In June of 2014, the General Assembly of the Presbyterian Church (USA) took an historic vote to divest itself of its stock in three companies – Motorola Solutions, Hewlett Packard, and Caterpillar, Inc. The struggle to win this vote created remarkable partnerships between Christians and Jews who have broken the old rules of engagement that defined Jewish-Christian dialogue, rules tacitly specifying that the topic of the conflict in Israel and Palestine must be off the table. Members of Jewish Voice for Peace and a group of Presbyterian activists withstood significant pressure to insist that their voices must be heard.

Rick Ufford-Chase, Executive Director of the Presbyterian Peace Fellowship, and Rabbi Alissa Wise from the Rabbinic Council of Jewish Voice for Peace, became friends as they did this work together. These are their personal reflections about the long journey to a successful vote for divestment, and about the implications of that journey.

Rick Ufford-Chase

In June of 2004, the Presbyterian Church (USA) voted to begin the process of “phased, selective divestment” from companies benefitting from or providing support for the occupation of Palestinian territories by the State of Israel. I was elected Moderator of that same General Assembly, and presided over that vote. As a result, I was the chief interpreter of that action for the following two years, during which time I traveled around the United States and all over the world as Moderator – our denomination’s highest elected office filled by a person not part of our national staff.

My thinking – and my activism–  have evolved through a slow progression that is easy to recount in hindsight, but would have been impossible for me to predict ahead of time.

2001 was a major awakening as my general impressions (many of which were totally erroneous) were blown out of the water during my first visit to Israel and Palestine with Christian Peacemaker Teams. During that trip, we met with an Israeli leader from the Knesset, Christian and Muslim Palestinian families, and a middle-class Israeli family living in an East Jerusalem “neighborhood” that occupied Palestinian territory. I witnessed Palestinian children being denied entry to the neighborhood where they went to school. I saw other Palestinian children throwing rocks in an ineffectual expression of rage against Israeli soldiers. I watched as a gang of Jewish settlers in a Palestinian neighborhood of Hebron brutally beat a young Palestinian man while Israeli soldiers stood by without taking action. Most of all, I learned that most of what I thought I knew about the region and its people had no basis in reality.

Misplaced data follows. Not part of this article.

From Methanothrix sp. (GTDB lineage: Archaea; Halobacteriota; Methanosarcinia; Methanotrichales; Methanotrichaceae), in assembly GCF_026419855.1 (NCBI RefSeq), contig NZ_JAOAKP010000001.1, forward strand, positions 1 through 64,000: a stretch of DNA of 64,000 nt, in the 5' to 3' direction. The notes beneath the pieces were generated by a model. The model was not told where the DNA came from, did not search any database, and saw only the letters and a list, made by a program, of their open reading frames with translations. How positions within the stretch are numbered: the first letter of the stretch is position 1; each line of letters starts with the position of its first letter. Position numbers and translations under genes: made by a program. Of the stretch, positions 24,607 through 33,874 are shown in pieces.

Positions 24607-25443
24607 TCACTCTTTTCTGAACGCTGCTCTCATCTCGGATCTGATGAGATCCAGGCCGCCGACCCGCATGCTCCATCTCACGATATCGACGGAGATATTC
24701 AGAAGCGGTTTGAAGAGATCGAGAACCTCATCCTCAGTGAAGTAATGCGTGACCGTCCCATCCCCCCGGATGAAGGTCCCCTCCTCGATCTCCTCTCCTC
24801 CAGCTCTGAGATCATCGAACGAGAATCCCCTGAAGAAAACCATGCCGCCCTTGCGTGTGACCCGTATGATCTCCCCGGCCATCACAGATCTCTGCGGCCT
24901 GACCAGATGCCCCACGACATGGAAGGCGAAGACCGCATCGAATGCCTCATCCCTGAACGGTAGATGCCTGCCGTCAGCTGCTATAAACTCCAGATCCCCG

In 2004, following the Assembly where I was elected Moderator and the vote was taken to consider phased, selective divestment, I shifted gears from being a bystander to having a seat at the table. I became an interpreter, trying to help others to understand our church’s actions, which I characterized primarily as an act of conscience: The PC(USA) determined that, insofar as possible, we did not want to hold stock in companies that were involved in activities which supported the occupation. Though this decision clearly had serious implications for many, many people, for me it was primarily an act of conscience similar to our decision not to invest in tobacco or alcohol or companies whose primary purpose is military.

2008 was a turning point for me, and for many others who were slow to embrace the Boycott, Divestment, and Sanctions (BDS) movement.  Like much of the world, I watched in horror as Israel carried out a brutal military action in which over a thousand civilians in Gaza were killed – Operation Cast Lead. This event, in hindsight, radicalized me like no other.

As we prepared for the General Assembly in 2010, the Presbyterian Peace Fellowship carried out a three-month-long discernment that resulted in our statement of the principles that would undergird our activist efforts. (That statement can be read at on the page on Israel and Palestine.)